How do you pick the organisations to back?
We do a lot of vetting to ensure that their mission and ours align. Another group we have partnered with is WeForShe, who mentor young girls in challenging situations. In 2018, Miss Baus joined their sanitary pad drive by donating towels to 190 girls for one full term. It cost about Sh50,000.
I came on board for that project when the founder of the organisation shared with me some of the stories of the girls. One of them would sleep with her father to get money to buy pads. I was horrified. There are many other similar stories.
Do you think we will ever get to a point when these basic needs are available to all girls?
I believe we can. For instance, through re-useable pads which are coming into the market. If a girl can reuse her towels, she doesn’t need to spend her school life worried about the next month.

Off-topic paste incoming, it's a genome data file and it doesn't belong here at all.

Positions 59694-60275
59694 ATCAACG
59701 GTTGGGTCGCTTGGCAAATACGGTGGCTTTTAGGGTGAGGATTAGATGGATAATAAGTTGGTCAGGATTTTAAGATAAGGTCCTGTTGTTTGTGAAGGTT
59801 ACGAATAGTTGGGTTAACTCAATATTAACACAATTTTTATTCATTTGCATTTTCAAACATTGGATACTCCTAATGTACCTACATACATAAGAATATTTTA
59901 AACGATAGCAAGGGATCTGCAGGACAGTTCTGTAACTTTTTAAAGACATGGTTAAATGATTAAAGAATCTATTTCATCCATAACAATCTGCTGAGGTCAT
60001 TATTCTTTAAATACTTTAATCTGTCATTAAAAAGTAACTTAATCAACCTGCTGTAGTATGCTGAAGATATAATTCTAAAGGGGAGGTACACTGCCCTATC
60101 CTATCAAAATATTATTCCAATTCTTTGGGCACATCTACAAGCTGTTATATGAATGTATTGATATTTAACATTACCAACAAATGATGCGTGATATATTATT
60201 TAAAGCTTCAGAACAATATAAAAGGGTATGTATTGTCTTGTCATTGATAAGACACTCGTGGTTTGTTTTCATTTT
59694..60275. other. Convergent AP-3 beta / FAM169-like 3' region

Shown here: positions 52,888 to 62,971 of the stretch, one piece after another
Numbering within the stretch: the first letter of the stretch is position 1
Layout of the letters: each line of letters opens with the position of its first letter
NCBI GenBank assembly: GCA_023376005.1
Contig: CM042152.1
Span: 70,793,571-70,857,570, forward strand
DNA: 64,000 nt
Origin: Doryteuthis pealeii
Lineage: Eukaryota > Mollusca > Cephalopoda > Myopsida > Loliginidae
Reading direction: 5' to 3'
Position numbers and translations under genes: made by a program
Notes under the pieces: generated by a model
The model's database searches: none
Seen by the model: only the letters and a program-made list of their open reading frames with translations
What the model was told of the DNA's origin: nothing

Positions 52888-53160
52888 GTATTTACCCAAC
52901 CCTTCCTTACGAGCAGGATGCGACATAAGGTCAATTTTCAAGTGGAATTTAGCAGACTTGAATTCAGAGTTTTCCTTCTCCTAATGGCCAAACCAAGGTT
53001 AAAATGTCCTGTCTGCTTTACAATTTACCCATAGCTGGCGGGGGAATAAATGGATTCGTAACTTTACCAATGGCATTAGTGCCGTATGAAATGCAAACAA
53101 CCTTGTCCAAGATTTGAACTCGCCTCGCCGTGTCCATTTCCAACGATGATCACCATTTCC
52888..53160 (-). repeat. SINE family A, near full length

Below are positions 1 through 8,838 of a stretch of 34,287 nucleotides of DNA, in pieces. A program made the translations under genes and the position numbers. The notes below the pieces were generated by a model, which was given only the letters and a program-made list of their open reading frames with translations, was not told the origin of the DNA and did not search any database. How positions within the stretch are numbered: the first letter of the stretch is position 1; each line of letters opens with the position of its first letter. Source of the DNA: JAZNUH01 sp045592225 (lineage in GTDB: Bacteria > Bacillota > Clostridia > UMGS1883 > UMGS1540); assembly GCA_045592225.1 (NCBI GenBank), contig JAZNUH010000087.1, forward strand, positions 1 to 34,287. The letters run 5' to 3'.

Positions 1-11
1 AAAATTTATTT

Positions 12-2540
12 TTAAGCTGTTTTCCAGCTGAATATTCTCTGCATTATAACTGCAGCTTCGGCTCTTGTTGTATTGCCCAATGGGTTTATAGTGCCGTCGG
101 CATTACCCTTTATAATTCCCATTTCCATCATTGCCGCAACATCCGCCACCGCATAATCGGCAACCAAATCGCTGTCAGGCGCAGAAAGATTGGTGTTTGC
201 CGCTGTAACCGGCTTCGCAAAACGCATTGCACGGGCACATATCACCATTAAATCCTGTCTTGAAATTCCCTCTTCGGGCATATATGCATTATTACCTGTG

What about child marriages?
This is a cultural mindset that we must continue tackling head on. I have encountered instances where orphanages sell young girls as brides to get funds to continue running their institutions. That’s how bad the situation is.
In 2020, Miss Baus will be launching a campaign which aims to join other voices addressing this tragedy.
It’s personal for me because my grandmother was a child bride. On the other hand, I am a single woman. My community looks down on single women beyond a certain age; people will try to shame you and make you believe there is something wrong with you. This also has to change.
Do you think enough people are playing their part to bring about change?
Maybe not enough, but we are many. In 2019, women are rising and standing up for themselves. The more they rise, the more others are inspired to follow suit.
Do you doubt yourself, sometimes?
I did a lot, at the beginning. I’d get people sneering at me saying, ‘Anauza mabegi’ (She’s just selling bags). In Swahili it’s really derogative. I’ve also been caught in crossfires trying to get women to leave their abusive husbands.Read more at:cheap bridesmaid dresses